Holly Hunter made a name for herself as someone who isn’t afraid to speak her mind (and kick some major ass) when she first starred as the strong, ballsy Jane Craig in Broadcast News. Now, 20-plus years and an Academy Award later, the 50-year-old Georgia native is playing her most complex role yet: Grace Hanadarko, an Oklahoma City police detective who lives hard, drinks hard, and sleeps around, but still has an innate sense for solving crime—on television. Specifically, TNT.
Saving Grace returns for the rest of its second season this Monday. Hunter spoke to The Daily Beast about why the explosive Grace really does love herself (and why her guardian angel actually needs her), working with guest star Christina Ricci, and how cable television changed her career.
“I just never look at Grace as somebody who’s like a true self-destructive chick.”
The most fascinating relationship on Saving Grace is easily Grace’s relationship with her guardian angel, Earl.
Earl is a great foil to Grace. He’s a foil. In some ways, one of the things that we have explored in the second season is the amount of love that he feels for things that he cannot do, or that he cannot partake in; in other words, the extremity of human behavior that Grace engages in, and the joy that she takes from those behaviors, and the intense love that Grace feels, I think, you know, Earl is envious of, and Earl is admiring of.
And I think that in this second season, something that we were interested in talking about was, did he really see her? That he was brought to her for a reason. Not just that she needs an angel, but that Earl needs Grace.
So you don’t think their relationship is spiritual, or religious even?
I mean, you know, of course that was involved in the initial conversation that I had with [creator] Nancy Miller. I think that the richness of the relationship has absolutely nothing to do with religion. And that’s not even something that I’m interested in talking about as an actress.
Grace seemed to grow a lot last season.
Well, I think that what I’m getting to explore is really the heart of a woman. And I can’t say that about everything that I’ve done. Or maybe I’ve explored the heart of a woman, but it’s been like skating on ice. You know, often you don’t get to swim in it. It’s an in-depth exploration, and kind of a close-up look at a woman, at all the different ways that she… I think in a way it’s about love. You know? It’s about love… all the different ways that she loves and whether those loves are acceptable or not. She has had great physical love for (her former partner) Hamm, who has been a married man. That’s not an acceptable expression of love. But Grace has felt it and acted on it. The love that she has for her car, the love that she has for her dog, the love that she has for her job, for being a cop. You know, like when I talk about the heart of a cop, I think that’s something that Grace Hanadarko feels with the core of her.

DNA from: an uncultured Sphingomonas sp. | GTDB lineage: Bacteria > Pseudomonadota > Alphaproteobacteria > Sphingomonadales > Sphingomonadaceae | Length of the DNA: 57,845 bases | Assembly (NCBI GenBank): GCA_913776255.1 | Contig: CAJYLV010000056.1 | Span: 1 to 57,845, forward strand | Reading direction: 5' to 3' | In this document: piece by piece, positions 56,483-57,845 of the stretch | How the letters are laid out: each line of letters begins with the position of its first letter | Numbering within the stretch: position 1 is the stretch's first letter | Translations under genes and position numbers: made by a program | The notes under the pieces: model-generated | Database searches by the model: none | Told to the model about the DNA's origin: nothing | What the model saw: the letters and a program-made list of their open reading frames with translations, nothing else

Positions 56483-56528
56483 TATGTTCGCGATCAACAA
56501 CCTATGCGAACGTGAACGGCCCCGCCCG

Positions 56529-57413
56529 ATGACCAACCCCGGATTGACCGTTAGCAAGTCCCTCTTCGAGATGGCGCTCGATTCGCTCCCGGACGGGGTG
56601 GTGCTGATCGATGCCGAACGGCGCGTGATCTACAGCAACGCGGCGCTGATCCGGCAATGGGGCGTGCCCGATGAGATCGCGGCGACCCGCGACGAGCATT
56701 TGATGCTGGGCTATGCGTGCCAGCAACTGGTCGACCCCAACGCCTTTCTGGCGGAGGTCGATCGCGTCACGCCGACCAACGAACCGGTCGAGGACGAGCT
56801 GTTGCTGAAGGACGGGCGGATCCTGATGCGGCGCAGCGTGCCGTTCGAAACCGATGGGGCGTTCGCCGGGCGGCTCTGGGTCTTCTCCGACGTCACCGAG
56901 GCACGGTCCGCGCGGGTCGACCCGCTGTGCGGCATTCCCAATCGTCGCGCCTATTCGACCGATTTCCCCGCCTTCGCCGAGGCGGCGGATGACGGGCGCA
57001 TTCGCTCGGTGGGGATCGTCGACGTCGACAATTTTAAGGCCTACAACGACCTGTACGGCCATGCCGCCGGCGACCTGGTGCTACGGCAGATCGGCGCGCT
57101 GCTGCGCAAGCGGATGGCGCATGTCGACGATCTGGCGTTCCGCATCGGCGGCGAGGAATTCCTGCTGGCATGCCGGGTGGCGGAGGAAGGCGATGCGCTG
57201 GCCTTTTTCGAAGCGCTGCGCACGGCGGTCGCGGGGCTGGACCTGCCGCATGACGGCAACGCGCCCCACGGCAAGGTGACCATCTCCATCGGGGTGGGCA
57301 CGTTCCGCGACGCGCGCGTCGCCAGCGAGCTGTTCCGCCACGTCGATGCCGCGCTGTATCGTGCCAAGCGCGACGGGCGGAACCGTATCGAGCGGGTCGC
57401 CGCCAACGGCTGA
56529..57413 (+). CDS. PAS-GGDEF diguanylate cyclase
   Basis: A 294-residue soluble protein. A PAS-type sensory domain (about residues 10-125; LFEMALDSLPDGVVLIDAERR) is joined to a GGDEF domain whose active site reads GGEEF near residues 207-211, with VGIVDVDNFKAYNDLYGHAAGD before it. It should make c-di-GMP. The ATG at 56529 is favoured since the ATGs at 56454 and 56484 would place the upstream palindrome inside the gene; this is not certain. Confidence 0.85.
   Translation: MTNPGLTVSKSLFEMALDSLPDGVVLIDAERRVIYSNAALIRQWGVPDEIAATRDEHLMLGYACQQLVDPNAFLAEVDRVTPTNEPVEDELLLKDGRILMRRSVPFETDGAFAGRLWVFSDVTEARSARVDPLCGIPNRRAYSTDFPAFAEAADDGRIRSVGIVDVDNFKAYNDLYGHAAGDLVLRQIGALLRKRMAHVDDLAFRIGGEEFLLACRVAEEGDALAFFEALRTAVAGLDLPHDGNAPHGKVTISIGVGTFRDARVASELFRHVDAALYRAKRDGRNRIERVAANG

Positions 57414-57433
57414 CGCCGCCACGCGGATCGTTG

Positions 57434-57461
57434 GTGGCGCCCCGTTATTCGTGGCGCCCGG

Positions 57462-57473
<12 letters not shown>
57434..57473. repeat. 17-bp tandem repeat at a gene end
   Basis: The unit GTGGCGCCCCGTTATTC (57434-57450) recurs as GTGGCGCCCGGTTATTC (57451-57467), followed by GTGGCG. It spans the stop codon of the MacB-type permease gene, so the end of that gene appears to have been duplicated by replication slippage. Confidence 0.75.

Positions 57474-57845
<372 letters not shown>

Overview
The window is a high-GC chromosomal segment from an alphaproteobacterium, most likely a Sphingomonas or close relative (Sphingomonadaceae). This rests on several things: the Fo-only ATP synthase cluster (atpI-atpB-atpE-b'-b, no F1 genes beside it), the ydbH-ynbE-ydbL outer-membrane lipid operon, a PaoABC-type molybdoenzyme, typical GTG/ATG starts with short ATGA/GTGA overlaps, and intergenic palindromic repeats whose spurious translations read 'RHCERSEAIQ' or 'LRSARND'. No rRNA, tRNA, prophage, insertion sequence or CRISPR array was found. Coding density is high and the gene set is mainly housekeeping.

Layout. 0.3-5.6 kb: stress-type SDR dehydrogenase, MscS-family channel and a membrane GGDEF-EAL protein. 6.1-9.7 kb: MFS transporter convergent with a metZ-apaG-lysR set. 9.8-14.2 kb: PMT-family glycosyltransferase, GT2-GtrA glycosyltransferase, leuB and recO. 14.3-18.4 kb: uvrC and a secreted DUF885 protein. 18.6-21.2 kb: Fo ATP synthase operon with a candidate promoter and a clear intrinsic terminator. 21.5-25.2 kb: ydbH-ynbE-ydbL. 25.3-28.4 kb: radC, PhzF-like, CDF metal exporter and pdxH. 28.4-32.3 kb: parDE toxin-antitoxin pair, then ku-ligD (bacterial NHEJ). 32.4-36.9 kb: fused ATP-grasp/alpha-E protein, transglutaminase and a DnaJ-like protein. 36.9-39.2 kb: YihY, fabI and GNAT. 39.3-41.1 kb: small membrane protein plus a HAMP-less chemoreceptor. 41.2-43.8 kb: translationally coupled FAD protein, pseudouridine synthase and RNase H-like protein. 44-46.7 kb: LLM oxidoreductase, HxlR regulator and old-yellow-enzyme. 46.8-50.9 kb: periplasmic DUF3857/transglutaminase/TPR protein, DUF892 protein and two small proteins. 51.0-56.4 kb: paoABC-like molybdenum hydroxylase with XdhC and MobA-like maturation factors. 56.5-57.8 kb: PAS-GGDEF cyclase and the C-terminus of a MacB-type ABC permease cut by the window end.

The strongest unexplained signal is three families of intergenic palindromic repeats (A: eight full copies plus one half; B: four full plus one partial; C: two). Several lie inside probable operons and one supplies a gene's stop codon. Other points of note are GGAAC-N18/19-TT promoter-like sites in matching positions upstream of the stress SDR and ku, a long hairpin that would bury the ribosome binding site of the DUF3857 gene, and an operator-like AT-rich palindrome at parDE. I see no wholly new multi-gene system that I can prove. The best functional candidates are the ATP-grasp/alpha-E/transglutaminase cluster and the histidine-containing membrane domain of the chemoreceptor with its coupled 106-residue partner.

Do you think she loves herself, or is that something she has yet to discover?
In a way, I think she revels in herself. I mean, I think there’s a self-revelry to a degree. When you can really, really, for example, when you can really like celebrate, when you can really go out and just like go crazy, I mean, there’s a bacchanalian thing there that’s not without love. I mean, I don’t think that it’s, I just never look at Grace as somebody who’s like a true self-destructive chick. I kind of just don’t think of her quite like that.
Tell me about working with Christina Ricci—was it hard for her to fit in with such a well-established ensemble cast?
Well with Christina, she’s very intelligent. She has great ideas. She has a great sense of character. So she comes in with that intelligence, which is welcomed, and very much respected. And she was fun. And she’s professional. I mean in no way was it anything but fantastic for Christina to come into an ensemble that’s well-established because it’s great for the story to have new conflicts, to have new characters, and at the same time, I feel so strongly that the heart of the show lies in the continuing development of the core characters. So that’s what makes Christina exciting. Because the core characters have to continue to be developed.
Do you think there are more opportunities for women to play the roles they want to play than there are in movies these days? Especially for more mature women?
I would say without question. And this is a new thing, you know. I would say that really, Michael Chiklis and James Gandolfini kind of started the ball rolling with The Shield and The Sopranos. These anti-heroic men who were on these, who were on tremendously successful cable shows where they were telling stories that people wanted to watch.
And then, you know, it translated over to [shows like] Saving Grace and Glenn Close in Damages, where you have anti-heroic women, very complex women, who are not necessarily protagonists. Although I think Grace is a protagonist, but she’s a very complex woman who does many, many things that are flawed. Without being harshly judged.
But there used to be a sort of stigma when movie actor returned to television, or starred in television series.
Well, it’s an interesting question, because it’s changed tremendously, and kind of completely. But when I did Broadcast News in 1987, the very next thing that I did was a TV movie of the week, which was called Roe vs. Wade. I mean, I have always had a feature film career and a television career, but not series television. I think that was a stigma that has remained until now, because of cable.
I mean, cable changed everything. It’s kind of like exciting and new. Cable has changed everything. It’s a pretty radical thing that’s happened to television.